21 May 2012
Subliminal or Straight Criticism?
In 1993, Bruno Traven’s Canasta de Cuentos Mexicanos was published. Although numerous people have read his work, many critics claim that Traven’s literature is nothing more than subliminal criticism. In an online “working paper,” writer Mr. Tapio Helen from the University of Helsinki, Finland, states that Traven’s ideology “is socialism and anarchism” (par 5) and Helen writes: “capitalism and bureaucracy make decent life impossible for the ordinary man.” Since Traven’s work of literature is full of subliminal criticism about capitalism functioning over subordinate ...view middle of the document...
In 1919, Murat became a censor for Munchen-Augsburger Abendzeitung, a German newspaper, and was involved in propaganda for the soviet government. Finally, Bruno Traven moved to America, under the name of Hal Croves where he lived until his death in Mexico in 1969.
Before Traven emerged, writers had begun their criticism about capitalism. In 1844, Friedrich Engels, in his “Identity Revisited,” became well known in multiple countries because of his critical essays in political economy. Also, Engels condemns the effects of private property on the working class and concludes that private property must be abolished. Steven Vincent, from North Carolina State University, wrote a biography of Pierre- Joseph Proudhon in the encycpledia of the 1848 revolutions that states that “Proudhon began working [as] a well-known French Social theorist during the 1840’s.” Moreover, “Proudhon in his numerous articles criticized the policies of the government and continued to propose the reform of credit and exchange.” However, Traven finds ways to be original and concise. Traven also manages to be assertive with political messages within his literature every time he creates a new story. Indeed, it is Traven’s satirical craftiness that makes his literature original and attractive to read.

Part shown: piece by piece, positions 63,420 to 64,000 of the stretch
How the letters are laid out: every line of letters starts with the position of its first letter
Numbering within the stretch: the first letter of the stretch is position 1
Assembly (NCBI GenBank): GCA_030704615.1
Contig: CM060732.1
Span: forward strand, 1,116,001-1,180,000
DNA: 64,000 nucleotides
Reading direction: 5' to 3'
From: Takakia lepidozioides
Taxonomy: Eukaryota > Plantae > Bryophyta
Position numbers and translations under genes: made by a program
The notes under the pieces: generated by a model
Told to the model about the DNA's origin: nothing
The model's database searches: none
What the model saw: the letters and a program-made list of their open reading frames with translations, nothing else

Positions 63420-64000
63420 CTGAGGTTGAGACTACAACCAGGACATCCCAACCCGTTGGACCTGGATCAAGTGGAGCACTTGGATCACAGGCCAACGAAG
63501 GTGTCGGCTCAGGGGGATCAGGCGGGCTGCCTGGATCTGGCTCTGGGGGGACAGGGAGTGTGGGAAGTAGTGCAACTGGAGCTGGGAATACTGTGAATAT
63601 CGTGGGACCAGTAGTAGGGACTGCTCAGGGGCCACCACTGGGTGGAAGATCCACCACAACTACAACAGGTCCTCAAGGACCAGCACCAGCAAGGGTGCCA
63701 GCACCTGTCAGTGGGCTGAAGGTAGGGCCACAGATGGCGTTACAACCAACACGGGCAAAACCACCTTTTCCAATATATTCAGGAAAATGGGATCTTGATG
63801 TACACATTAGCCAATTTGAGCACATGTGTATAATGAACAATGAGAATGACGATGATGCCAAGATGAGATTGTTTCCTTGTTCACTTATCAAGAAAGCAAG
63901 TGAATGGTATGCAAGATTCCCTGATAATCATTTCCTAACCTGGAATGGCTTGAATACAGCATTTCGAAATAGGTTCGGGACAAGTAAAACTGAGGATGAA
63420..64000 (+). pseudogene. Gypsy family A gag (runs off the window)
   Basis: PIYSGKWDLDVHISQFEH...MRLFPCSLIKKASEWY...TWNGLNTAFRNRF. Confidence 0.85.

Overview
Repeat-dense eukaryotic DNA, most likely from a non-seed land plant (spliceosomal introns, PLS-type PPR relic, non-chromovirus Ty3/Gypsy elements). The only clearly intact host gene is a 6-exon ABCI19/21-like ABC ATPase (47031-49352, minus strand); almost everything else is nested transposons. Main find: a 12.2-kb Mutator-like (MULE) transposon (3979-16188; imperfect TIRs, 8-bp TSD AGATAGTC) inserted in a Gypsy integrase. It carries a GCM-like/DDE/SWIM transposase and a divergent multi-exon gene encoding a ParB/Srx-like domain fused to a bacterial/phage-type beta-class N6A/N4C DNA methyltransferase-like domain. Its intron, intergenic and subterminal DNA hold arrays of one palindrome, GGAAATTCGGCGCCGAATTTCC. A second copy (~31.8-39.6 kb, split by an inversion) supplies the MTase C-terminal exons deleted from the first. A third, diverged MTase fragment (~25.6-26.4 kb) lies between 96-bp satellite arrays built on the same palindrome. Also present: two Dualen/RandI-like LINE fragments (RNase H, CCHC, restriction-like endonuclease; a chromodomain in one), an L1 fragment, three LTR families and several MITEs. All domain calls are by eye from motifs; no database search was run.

Traven’s literature first appeared in the 1930s and gained rapid popularity in Germany, especially amongst workers. Traven wrote six Jungle novels, a Hexalogy depicting the capitalistic-bureaucratic exploitation system under which the Indians of Southern Mexico lived and the violent rebellion of the Indians. The personality of B. Traven is a mystery that has never been disclosed. Adventurer? Son of immigrants born in America? Politically exiled from Nazi Germany? What is known for sure is that he settled and lived until his death in Mexico, a country where all his novels were set and which he knew thoroughly, as is evident in his work. Traven’s stories describe things of life, life on the opposite side of society organized and developed. This was a life full of injustice, dominated by primal feelings that lead them to a natural rebelliousness barely controlled. His works consist of simple prose and direct humor and are the product of his unique vision. Traven was a narrator who could understand and interpret as no one could see Mexican reality; he describes, in a series of stories, Indian life highlighting his wit and his insight. The works of Bruno Traven have gone around the world from the day of his death because he was not interested in fame or that the stories he wrote were published. Traven was a writer who was hidden from publicity and fame, for this reason today there exists only unclear data about Traven’s origin. His works have been published in more than forty different languages and read for decades around the world. A web site called “Library Thing” shows the popularity of Traven’s book, The Death Ship, and is telling that the popularity of Traven’s...